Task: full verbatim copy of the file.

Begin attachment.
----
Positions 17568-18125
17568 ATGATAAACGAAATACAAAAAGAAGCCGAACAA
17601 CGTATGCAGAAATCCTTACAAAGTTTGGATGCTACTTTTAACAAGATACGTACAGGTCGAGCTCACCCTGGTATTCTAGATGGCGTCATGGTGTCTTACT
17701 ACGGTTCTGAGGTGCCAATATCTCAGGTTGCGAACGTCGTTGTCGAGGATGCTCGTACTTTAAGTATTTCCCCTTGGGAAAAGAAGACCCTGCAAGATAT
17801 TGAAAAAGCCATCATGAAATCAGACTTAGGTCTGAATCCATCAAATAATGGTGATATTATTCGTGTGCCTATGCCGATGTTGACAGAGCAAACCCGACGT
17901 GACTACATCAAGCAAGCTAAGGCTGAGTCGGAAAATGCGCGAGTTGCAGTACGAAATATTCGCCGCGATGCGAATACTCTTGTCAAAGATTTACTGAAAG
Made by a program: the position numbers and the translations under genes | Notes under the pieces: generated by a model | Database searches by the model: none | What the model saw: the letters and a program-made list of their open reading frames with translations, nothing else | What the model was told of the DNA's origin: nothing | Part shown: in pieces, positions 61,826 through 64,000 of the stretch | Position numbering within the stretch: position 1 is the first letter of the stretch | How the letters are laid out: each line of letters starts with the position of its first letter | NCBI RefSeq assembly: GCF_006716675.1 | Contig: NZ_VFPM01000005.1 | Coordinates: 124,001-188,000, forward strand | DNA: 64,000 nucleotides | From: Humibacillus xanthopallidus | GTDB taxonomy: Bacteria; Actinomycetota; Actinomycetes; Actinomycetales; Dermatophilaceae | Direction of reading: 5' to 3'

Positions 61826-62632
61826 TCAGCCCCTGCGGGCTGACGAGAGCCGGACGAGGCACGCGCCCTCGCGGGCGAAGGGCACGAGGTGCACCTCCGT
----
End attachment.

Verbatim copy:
Positions 17568-18125
17568 ATGATAAACGAAATACAAAAAGAAGCCGAACAA
17601 CGTATGCAGAAATCCTTACAAAGTTTGGATGCTACTTTTAACAAGATACGTACAGGTCGAGCTCACCCTGGTATTCTAGATGGCGTCATGGTGTCTTACT
17701 ACGGTTCTGAGGTGCCAATATCTCAGGTTGCGAACGTCGTTGTCGAGGATGCTCGTACTTTAAGTATTTCCCCTTGGGAAAAGAAGACCCTGCAAGATAT
17801 TGAAAAAGCCATCATGAAATCAGACTTAGGTCTGAATCCATCAAATAATGGTGATATTATTCGTGTGCCTATGCCGATGTTGACAGAGCAAACCCGACGT
17901 GACTACATCAAGCAAGCTAAGGCTGAGTCGGAAAATGCGCGAGTTGCAGTACGAAATATTCGCCGCGATGCGAATACTCTTGTCAAAGATTTACTGAAAG
Made by a program: the position numbers and the translations under genes | Notes under the pieces: generated by a model | Database searches by the model: none | What the model saw: the letters and a program-made list of their open reading frames with translations, nothing else | What the model was told of the DNA's origin: nothing | Part shown: in pieces, positions 61,826 through 64,000 of the stretch | Position numbering within the stretch: position 1 is the first letter of the stretch | How the letters are laid out: each line of letters starts with the position of its first letter | NCBI RefSeq assembly: GCF_006716675.1 | Contig: NZ_VFPM01000005.1 | Coordinates: 124,001-188,000, forward strand | DNA: 64,000 nucleotides | From: Humibacillus xanthopallidus | GTDB taxonomy: Bacteria; Actinomycetota; Actinomycetes; Actinomycetales; Dermatophilaceae | Direction of reading: 5' to 3'

Positions 61826-62632
61826 TCAGCCCCTGCGGGCTGACGAGAGCCGGACGAGGCACGCGCCCTCGCGGGCGAAGGGCACGAGGTGCACCTCCGT